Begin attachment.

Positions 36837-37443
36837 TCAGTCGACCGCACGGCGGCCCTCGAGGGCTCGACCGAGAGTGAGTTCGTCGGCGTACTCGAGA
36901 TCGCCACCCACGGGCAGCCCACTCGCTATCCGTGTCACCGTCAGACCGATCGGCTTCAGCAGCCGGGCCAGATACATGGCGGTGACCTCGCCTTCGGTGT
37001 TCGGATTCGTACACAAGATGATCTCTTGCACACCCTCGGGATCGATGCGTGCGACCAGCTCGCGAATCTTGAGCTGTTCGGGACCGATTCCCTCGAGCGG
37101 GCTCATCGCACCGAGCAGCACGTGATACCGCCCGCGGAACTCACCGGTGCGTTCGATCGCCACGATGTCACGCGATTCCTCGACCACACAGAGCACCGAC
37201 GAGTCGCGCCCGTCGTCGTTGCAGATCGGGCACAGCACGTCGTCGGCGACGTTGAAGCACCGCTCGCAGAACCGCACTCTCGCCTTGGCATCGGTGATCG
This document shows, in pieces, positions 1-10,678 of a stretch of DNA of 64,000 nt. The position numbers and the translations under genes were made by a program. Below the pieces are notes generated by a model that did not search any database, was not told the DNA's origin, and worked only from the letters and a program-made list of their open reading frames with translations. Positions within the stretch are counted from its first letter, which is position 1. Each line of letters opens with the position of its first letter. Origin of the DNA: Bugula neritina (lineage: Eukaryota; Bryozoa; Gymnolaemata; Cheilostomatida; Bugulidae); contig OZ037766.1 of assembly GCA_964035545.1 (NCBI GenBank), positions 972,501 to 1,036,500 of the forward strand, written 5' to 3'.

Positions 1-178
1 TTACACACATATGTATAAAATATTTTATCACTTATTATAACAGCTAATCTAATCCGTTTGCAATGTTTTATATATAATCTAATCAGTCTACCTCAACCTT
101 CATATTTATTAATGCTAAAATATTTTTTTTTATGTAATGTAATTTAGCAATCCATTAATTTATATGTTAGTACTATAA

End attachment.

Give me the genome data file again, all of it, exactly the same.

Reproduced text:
Positions 36837-37443
36837 TCAGTCGACCGCACGGCGGCCCTCGAGGGCTCGACCGAGAGTGAGTTCGTCGGCGTACTCGAGA
36901 TCGCCACCCACGGGCAGCCCACTCGCTATCCGTGTCACCGTCAGACCGATCGGCTTCAGCAGCCGGGCCAGATACATGGCGGTGACCTCGCCTTCGGTGT
37001 TCGGATTCGTACACAAGATGATCTCTTGCACACCCTCGGGATCGATGCGTGCGACCAGCTCGCGAATCTTGAGCTGTTCGGGACCGATTCCCTCGAGCGG
37101 GCTCATCGCACCGAGCAGCACGTGATACCGCCCGCGGAACTCACCGGTGCGTTCGATCGCCACGATGTCACGCGATTCCTCGACCACACAGAGCACCGAC
37201 GAGTCGCGCCCGTCGTCGTTGCAGATCGGGCACAGCACGTCGTCGGCGACGTTGAAGCACCGCTCGCAGAACCGCACTCTCGCCTTGGCATCGGTGATCG
This document shows, in pieces, positions 1-10,678 of a stretch of DNA of 64,000 nt. The position numbers and the translations under genes were made by a program. Below the pieces are notes generated by a model that did not search any database, was not told the DNA's origin, and worked only from the letters and a program-made list of their open reading frames with translations. Positions within the stretch are counted from its first letter, which is position 1. Each line of letters opens with the position of its first letter. Origin of the DNA: Bugula neritina (lineage: Eukaryota; Bryozoa; Gymnolaemata; Cheilostomatida; Bugulidae); contig OZ037766.1 of assembly GCA_964035545.1 (NCBI GenBank), positions 972,501 to 1,036,500 of the forward strand, written 5' to 3'.

Positions 1-178
1 TTACACACATATGTATAAAATATTTTATCACTTATTATAACAGCTAATCTAATCCGTTTGCAATGTTTTATATATAATCTAATCAGTCTACCTCAACCTT
101 CATATTTATTAATGCTAAAATATTTTTTTTTATGTAATGTAATTTAGCAATCCATTAATTTATATGTTAGTACTATAA